A tyrant must put on the appearance of uncommon devotion to religion. - Aristotle

    by DWG on Sat May 05, 2007 at 12:47:08 PM PDT

  •  Great work! (4+ / 0-)
    Recommended by:
    splashy, YetiMonk, ek hornbeck, kraant

    I wonder what the soldiers/marines think of when they think of a non-combatant?  Does the test set up an implicit contrast between usually adult male insurgents and unusally adult male non-combatants? Or not?

    The low figures for treating non-combatants as insurgents might be because the "all" reminds them that that includes women and children.  If so, we don't really know what their attitudes towards adult males are.  

    "False words are not only evil in themselves, but they infect the soul with evil." Plato

    by JPete on Sat May 05, 2007 at 01:15:25 PM PDT

    •  Believe it or not... (3+ / 0-)
      Recommended by:
      YetiMonk, marina, Rippen Kitten

      That's a good thing... A war-mentality is what justifies aggression against women and children...

      You see quite a lot of it on teh intarwebs... :/

      It shows they're not too far gone...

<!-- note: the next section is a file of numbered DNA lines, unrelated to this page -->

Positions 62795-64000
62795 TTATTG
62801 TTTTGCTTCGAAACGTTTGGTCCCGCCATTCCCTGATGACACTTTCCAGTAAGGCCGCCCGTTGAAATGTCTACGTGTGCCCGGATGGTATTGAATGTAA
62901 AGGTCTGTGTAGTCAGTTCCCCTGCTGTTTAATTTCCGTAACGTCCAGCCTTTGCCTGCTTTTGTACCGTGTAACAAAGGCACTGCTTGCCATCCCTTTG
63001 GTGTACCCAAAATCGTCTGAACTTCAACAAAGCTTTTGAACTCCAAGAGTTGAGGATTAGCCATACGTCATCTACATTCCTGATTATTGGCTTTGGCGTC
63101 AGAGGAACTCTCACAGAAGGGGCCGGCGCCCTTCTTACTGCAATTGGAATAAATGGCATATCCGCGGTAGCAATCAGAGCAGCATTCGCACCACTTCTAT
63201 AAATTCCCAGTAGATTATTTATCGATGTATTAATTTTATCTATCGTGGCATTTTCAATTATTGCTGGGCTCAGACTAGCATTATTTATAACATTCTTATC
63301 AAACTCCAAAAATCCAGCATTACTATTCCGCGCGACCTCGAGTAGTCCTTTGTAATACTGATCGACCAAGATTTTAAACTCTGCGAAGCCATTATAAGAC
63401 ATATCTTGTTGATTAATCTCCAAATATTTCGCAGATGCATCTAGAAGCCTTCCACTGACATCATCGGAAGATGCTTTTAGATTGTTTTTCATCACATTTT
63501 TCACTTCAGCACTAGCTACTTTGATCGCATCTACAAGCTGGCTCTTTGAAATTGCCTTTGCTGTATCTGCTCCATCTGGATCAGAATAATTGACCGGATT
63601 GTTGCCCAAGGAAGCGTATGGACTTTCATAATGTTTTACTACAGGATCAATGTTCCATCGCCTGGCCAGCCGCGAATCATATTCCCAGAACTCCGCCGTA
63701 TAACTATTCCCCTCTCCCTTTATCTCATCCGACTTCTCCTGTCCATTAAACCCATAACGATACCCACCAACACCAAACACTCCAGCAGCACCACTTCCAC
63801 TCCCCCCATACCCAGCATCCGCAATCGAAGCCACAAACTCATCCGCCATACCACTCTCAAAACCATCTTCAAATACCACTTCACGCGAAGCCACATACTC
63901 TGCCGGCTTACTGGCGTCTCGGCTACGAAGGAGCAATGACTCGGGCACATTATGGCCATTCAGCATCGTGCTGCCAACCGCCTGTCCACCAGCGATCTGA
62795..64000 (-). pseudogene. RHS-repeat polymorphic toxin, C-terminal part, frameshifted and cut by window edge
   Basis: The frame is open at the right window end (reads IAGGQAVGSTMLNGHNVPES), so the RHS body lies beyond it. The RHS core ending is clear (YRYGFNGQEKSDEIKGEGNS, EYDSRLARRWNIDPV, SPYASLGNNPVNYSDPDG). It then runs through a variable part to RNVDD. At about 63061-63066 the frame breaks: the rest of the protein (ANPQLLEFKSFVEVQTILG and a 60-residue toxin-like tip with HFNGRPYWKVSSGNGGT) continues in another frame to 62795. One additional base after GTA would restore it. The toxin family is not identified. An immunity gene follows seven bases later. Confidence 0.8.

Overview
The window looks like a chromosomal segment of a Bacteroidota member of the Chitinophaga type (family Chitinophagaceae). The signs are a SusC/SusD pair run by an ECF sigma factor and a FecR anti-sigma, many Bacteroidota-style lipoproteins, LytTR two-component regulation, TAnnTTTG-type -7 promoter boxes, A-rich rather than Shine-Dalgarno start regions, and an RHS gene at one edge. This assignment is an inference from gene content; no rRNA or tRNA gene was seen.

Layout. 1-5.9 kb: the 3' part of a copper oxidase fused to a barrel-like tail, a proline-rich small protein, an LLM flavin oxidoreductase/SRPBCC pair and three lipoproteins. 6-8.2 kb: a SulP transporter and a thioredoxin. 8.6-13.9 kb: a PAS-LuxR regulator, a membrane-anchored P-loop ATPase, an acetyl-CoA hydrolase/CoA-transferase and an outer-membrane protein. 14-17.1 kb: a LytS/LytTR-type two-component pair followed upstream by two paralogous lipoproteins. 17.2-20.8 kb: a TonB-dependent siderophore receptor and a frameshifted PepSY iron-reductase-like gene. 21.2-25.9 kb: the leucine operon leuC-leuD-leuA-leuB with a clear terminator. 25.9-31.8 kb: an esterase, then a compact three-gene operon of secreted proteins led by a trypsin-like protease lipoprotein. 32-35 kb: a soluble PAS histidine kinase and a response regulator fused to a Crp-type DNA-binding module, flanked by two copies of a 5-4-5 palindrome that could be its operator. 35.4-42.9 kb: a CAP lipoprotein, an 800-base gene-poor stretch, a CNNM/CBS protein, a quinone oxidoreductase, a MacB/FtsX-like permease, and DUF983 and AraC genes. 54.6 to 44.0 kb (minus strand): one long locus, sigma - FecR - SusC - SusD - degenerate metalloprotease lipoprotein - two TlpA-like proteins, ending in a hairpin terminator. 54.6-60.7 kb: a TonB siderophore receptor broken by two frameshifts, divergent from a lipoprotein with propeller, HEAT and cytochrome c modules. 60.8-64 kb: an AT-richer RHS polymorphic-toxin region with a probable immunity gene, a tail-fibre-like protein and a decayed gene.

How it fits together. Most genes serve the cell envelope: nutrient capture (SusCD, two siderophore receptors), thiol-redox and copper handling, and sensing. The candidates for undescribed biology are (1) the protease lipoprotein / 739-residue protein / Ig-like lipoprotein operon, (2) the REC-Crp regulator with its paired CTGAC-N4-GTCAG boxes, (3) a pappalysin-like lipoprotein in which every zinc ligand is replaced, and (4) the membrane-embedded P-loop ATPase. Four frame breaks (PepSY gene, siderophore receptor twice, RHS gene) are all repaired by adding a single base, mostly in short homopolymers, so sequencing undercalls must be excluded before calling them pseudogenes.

As to the methodology... There's a lot of data we're missing from the report:

      From page 34:

      Battlefield Ethical Actions and Decisions was assessed using 5 questions designed to assess how often a Soldier or Marine engaged in specific actions on the battlefield; responses were scored on a scale from Never, One Time, Two Times, Three or Four Times to Five or More Times; sample items included, "Insulted and/pr cursed non-combatants in their presence" and "Witnessed the brutality/mistreatment of a non-combatant by a unit member." Reporting Ethics Violations was assessed using 6 questions scored on a five-point scale ranging from Strongly Disagree(1) to Neither Agree or Disagree(3) to Strongly Agree(5); sample items included, "I would report a unit member fr the mistreatment of a non-combatant" and "I would report a unit member for not following General Orders." Battlefield Ethics Training was assessed using 5 questions regarding how well the Soldier or Marine felt trained in battlefield ethics, using a "Yes" or "No" response; sample items used included, "The training I received in the proper (ethical) treatment of non-combatants was adequate" and "I encountered ethical situations in Iraq in which I didn't know how to respond."

      •  Thanks. Nice (1+ / 0-)
        Recommended by:
        kraant

        points and answers.  Somehow I missed out on your reply until now.

        "False words are not only evil in themselves, but they infect the soul with evil." Plato

        by JPete on Sun May 06, 2007 at 02:28:21 PM PDT

        [ Parent ]